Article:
Title: The Sword And The Dragon
Author: M.R. Mathias
Published: 2010 [Date of Kindle release]
This is partially a review of the generically-titled fantasy novel, but it’s also a bit of a discussion about how authors can make or break their own work beyond what they do in the crafting process.
The Sword and the Dragon was first released three years ago as a self-published ebook and was lost in the slush pile that is Amazon’s Self-Pubbed E-Book Library. It started popping up on my purchases as “Customers who bought this also bought…” and eventually I gave in. I figured it was only a dollar and so why not?
Now it has nearly five stars and hundreds of readers pushing it to the top of the pile. There are many accolades that make it very attractive to someone looking for something new.
It’s kind of a shame that it isn’t nearly as good as those accolades would make you think. Don’t get me wrong; it’s not a terrible book or a book that causes you pain to read. Parts of the story are actually really excellent, with the author zagging where you assumed he would zig and therefore taking it in a slightly less predictable direction. I never felt like I was reading a cheap retelling of more popular titles, which is often a danger in the Fantasy genre. The problem I had with the book–initially–was that there are many characters who tell part of the story through their points of view. This is a technique I prefer, but the problem comes when fully half the POV characters are boring. There were some whose stories I was dying to follow and some whose stories were killing me out of dullness. With a book this long (the thing is the e-book equivalent of 522 pages) it’s a real struggle to finish with so many drawn-out dry patches.
Ultimately I decided to abandon it in spite of the parts of the story I enjoyed, and that’s why I want to talk about it in detail.
I abandoned it because of the author and the online persona he’s cultivated. Even though I enjoyed what was amounting to a good 60% of his book I saw some of the meltdowns he’s had on various fora and review sites and realised that if I’m going to give the consideration of my time to someone it’s going to be someone who is considerate of others–not arrogant and rude.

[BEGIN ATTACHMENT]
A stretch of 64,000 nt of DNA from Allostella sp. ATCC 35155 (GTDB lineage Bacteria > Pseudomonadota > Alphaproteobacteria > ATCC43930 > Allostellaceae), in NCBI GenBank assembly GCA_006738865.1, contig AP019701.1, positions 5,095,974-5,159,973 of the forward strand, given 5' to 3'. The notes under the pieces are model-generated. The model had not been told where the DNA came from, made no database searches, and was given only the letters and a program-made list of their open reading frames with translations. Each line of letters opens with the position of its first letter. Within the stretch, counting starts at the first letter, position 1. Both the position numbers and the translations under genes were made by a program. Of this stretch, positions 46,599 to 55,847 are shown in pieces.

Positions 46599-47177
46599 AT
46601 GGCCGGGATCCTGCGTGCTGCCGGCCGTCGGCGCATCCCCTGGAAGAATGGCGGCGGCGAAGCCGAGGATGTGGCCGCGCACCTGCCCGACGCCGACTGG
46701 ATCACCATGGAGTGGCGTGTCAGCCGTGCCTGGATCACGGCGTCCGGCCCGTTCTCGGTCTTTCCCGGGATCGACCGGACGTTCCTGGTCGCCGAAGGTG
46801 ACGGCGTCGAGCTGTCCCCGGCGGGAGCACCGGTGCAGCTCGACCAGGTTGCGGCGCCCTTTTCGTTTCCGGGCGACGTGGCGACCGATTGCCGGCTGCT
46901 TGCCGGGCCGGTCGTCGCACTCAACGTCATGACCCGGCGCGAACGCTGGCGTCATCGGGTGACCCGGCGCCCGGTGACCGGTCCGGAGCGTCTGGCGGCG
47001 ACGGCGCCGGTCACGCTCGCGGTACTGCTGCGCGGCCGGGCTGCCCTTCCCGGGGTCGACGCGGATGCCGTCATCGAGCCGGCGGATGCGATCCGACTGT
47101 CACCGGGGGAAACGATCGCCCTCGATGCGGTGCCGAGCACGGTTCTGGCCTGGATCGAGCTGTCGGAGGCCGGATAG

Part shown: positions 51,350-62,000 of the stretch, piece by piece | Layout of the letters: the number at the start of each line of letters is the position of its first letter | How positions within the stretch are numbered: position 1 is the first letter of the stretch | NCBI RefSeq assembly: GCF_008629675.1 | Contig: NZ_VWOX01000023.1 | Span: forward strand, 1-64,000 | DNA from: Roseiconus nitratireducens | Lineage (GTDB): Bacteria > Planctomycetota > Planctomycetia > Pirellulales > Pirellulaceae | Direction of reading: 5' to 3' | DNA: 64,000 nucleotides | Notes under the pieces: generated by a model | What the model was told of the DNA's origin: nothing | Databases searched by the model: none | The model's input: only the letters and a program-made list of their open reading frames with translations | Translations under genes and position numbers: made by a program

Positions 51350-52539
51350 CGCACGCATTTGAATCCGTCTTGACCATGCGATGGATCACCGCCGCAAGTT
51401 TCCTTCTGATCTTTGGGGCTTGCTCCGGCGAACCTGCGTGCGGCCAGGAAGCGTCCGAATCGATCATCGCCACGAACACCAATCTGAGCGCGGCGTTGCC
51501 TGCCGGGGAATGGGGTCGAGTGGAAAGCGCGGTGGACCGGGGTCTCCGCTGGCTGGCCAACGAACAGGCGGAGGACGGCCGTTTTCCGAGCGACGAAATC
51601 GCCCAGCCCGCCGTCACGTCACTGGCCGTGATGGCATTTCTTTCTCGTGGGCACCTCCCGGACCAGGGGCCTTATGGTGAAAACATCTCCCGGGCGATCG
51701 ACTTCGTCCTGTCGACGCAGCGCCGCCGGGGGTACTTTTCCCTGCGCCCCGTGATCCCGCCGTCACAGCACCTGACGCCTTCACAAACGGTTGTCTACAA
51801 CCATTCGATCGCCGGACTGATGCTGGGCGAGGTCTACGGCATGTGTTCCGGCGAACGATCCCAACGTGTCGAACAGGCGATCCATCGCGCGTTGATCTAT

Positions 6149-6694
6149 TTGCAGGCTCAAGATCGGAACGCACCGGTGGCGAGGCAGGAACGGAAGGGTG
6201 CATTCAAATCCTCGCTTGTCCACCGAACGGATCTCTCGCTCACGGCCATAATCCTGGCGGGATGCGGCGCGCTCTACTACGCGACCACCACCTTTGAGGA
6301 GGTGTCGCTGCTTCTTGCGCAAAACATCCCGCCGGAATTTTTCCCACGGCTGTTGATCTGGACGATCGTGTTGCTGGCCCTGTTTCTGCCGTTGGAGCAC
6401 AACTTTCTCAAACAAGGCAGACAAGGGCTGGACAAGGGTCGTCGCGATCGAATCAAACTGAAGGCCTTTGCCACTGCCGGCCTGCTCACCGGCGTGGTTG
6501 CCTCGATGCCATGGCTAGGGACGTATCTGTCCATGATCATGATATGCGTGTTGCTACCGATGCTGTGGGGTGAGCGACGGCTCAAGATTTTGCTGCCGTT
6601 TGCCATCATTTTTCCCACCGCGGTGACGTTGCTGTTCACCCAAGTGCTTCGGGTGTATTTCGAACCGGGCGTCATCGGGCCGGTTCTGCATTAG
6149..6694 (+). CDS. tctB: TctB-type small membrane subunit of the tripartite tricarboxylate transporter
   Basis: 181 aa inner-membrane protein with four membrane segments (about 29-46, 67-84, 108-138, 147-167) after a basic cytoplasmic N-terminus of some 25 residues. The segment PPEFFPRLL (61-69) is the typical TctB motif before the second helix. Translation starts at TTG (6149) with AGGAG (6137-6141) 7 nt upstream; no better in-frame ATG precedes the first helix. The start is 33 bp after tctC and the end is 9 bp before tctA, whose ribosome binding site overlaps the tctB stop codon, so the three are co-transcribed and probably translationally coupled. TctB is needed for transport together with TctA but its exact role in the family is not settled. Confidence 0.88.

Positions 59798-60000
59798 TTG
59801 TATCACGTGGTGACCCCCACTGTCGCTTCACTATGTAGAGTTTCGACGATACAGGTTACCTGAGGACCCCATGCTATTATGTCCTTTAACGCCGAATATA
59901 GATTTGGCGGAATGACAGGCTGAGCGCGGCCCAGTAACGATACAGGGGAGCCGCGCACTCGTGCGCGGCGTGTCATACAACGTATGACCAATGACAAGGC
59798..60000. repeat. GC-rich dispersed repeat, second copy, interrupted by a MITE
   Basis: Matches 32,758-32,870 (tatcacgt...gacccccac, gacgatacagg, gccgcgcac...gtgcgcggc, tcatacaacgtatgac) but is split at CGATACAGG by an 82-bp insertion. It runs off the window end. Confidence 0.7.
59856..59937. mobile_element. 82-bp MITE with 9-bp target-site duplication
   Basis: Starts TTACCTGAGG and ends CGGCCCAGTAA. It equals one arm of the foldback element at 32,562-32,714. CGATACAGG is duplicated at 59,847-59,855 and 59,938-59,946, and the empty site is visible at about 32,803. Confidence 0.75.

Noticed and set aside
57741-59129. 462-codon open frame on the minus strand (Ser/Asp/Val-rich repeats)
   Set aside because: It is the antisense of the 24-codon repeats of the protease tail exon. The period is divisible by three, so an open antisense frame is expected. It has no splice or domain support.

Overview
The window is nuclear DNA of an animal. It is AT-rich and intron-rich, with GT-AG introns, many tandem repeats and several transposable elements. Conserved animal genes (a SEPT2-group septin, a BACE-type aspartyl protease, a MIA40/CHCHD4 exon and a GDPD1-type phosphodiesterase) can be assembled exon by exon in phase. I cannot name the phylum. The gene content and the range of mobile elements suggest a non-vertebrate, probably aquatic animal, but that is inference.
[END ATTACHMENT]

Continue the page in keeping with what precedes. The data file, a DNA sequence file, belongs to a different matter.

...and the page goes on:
When a popular British Fantasy forum directed his self-promotional post to their section for self-published works he insisted that his books are not self-published:
I am not a small press. I am an author with 18 titles for sale. That is more titles that some big publishing houses. I have advertising currently running in Locus, Publishers Weekly, Fantasy and Sci Fi, and Revolver magazines. I have blog advertising across the entire blog-o-sphere. I am not a small press or even self published. M. R. Mathias’ books are PUBLISHED by Michael Robb Mathias Jr. and should be treated no differently that any big named publishers title [emphasis mine].
This conflict degenerated into a massive number of tweets about Mathias’ own wonderfulness and the “#Nazi” behaviour of the webmasters who dared to define him as what he is–a self-published author.
I don’t believe there is any shame in being self-published. I think it’s a courageous move that, when handled correctly, can be a lot more lucrative for an author than a traditional contract. We’ve reviewed a number of self-published titles here at Book In The Bag and will continue to do so as we come across ones that are worthy of notice.
It’s that “worthy of notice” thing that’s tricky for any self-publisher. Getting attention is very difficult, especially as more and more review sites (eg. GoodReads, Amazon) are cracking down on promotion in the wake of some truly obnoxious and intrusive “entrepeneurs” who stalk and harass readers, derail conversations and (in Mathias’case and others like him) go completely off the rails.
When you self-publish you’re marketing yourself as a brand; you don’t just sell your books, you sell your persona. Mr. Mathias has obviously done a better job than most self-publishers in that he has been able to draw an unusually high amount of acclaim on Amazon. That’s a key thing to remember because there are a lot of readers out there who will see your brand as distasteful if you behave distastefully. I know it’s why I put this book down, why I can’t recommend it to others and why I’m adamant about insisting that authors be mindful of the image they put out there. It’s fine if you want to sell your brand as a provocateur. Just know that it may cost you readers, reviews and–ultimately–cash.
The Sword and The Dragon without the taint of Mathias is probably a two-worm book.